With the election just around the corner and building hopes for a swift exit from the EU, you might have some questions about how your overseas property purchases or life abroad could be affected. If you fancy a change of scenery and want to buy a property that won’t break the bank, you might be considering where you could move to maximise your funds given the Pound's recent strength. We answer some of the important questions you need to consider when buying abroad, look at some relocation and retirement locations inside and outside of the EU, and what Brexit could mean for you.
Where are some of the cheaper places to buy property in the EU for those moving on a budget?
For those wanting some winter sun, Spain can be a good place to buy property at reasonable prices. Even though the Pound to Euro exchange rate isn't at pre-referendum levels, there are still some cost-effective properties around that could be a good fit for you. South Costa Blanca is a popular option for expats with plenty of beach and golf resorts in places like Torrevieja and Orihuela Costa, while also being easy on the wallet.
Bulgaria has been ranked as the cheapest place to buy a two-bedroom apartment within the EU. Bulgaria has plenty of museums and seafronts to visit, as well as ski resorts for those who enjoy winter sports. Some places to visit include The Sveshtari Tomb, a UNESCO-protected ancient Thracian site, which was built for a royal funeral, and Pirin National Park, one of the most popular range of mountains for hiking.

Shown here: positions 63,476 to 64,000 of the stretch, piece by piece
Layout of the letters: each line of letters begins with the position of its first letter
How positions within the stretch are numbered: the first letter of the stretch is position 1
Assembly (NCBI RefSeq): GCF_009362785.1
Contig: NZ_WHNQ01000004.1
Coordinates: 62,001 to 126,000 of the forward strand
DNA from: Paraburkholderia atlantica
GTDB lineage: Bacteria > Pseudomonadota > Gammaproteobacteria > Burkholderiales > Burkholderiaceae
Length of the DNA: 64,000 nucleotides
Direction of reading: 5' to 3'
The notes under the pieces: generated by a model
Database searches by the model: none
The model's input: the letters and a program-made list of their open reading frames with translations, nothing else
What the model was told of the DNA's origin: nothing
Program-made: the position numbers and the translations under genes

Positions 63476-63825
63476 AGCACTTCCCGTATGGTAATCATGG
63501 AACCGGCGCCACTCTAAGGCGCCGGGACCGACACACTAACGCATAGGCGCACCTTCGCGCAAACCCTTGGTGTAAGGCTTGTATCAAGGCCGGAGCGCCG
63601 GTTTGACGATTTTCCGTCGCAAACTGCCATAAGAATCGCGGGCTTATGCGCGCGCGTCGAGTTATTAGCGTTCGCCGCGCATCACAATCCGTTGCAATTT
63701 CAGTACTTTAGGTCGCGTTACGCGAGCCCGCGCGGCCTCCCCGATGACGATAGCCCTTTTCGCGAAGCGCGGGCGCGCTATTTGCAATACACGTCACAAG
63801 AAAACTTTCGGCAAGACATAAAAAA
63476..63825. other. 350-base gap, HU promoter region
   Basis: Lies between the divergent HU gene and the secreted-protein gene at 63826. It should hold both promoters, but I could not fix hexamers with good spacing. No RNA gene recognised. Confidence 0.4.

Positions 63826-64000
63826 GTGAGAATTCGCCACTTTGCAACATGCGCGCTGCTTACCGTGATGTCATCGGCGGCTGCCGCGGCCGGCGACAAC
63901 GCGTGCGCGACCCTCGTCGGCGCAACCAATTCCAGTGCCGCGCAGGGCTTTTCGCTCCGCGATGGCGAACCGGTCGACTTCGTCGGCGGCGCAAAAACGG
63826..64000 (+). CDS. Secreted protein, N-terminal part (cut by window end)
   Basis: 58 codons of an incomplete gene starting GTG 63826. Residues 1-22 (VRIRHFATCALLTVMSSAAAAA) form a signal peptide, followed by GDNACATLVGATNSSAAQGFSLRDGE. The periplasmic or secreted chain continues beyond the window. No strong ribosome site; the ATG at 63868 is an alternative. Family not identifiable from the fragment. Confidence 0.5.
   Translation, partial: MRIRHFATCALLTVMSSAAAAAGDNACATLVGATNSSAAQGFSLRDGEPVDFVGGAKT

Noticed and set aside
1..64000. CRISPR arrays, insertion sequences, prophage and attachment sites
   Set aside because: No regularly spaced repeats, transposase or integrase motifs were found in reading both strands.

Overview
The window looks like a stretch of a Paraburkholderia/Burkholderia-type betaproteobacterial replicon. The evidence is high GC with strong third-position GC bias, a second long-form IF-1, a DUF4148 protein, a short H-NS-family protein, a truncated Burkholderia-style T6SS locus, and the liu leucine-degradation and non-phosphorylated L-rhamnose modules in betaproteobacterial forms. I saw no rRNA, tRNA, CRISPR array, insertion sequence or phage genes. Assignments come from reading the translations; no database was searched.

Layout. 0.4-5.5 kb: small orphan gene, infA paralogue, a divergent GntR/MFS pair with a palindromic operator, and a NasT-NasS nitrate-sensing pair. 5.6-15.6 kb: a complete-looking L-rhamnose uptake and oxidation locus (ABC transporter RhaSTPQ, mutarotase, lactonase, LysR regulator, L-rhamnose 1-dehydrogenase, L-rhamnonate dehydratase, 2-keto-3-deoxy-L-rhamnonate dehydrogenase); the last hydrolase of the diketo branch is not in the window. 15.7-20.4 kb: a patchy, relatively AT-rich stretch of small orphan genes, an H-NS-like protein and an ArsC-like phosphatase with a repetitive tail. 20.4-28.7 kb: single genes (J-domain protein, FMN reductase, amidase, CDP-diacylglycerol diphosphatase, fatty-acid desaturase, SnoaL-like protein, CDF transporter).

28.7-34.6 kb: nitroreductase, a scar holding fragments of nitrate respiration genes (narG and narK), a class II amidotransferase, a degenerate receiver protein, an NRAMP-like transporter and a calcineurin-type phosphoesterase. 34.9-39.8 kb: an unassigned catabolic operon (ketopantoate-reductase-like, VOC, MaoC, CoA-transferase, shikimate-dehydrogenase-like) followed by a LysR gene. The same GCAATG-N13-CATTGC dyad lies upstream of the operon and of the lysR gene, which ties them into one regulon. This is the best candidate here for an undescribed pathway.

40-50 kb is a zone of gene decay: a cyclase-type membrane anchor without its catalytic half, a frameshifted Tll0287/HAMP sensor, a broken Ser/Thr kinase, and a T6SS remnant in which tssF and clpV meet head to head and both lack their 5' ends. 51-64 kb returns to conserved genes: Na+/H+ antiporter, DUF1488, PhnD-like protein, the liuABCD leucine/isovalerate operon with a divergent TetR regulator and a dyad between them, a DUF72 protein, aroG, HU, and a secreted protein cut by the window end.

Hungary has been ranked the third-cheapest place to buy a two-bedroom apartment within the EU. The country contains several landmarks, such as Vajdahunyad Castle, which is said to be the castle of which Bram Stoker based his famous gothic horror, Dracula, and Buda Castle, the residence of Hungarian kings, now since turned into a national library.
Poland has been ranked the fifth-cheapest place to buy a two-bedroom apartment in the EU. Poland has excellent natural landforms such as the Bledow Desert, one of only five deserts in Europe, has excellent beach towns such as Sopot and Debki, and also contains famous UNESCO World Heritage sites such as Krakow and Auschwitz Birkenau.
What are some alternative places that might be suitable for people to retire outside of the EU?
Those who are fluent in Spanish may find Uruguay a good match. There's plenty of coastline to explore for property (as well as whale watching), and for those looking for winter sun, the summer months run from late December to the end of March. It can cost around £476.99 per month to rent a three-bedroom apartment outside of the city centre, and around £606.29 to live inside the city centre. The Cost of Living Index rates it at 57.31, and there’s easy access to healthcare through a national healthcare system which grants foreign residents the right to quality medical treatment. Several residency visas are also available which grant you the same rights as if you were a resident.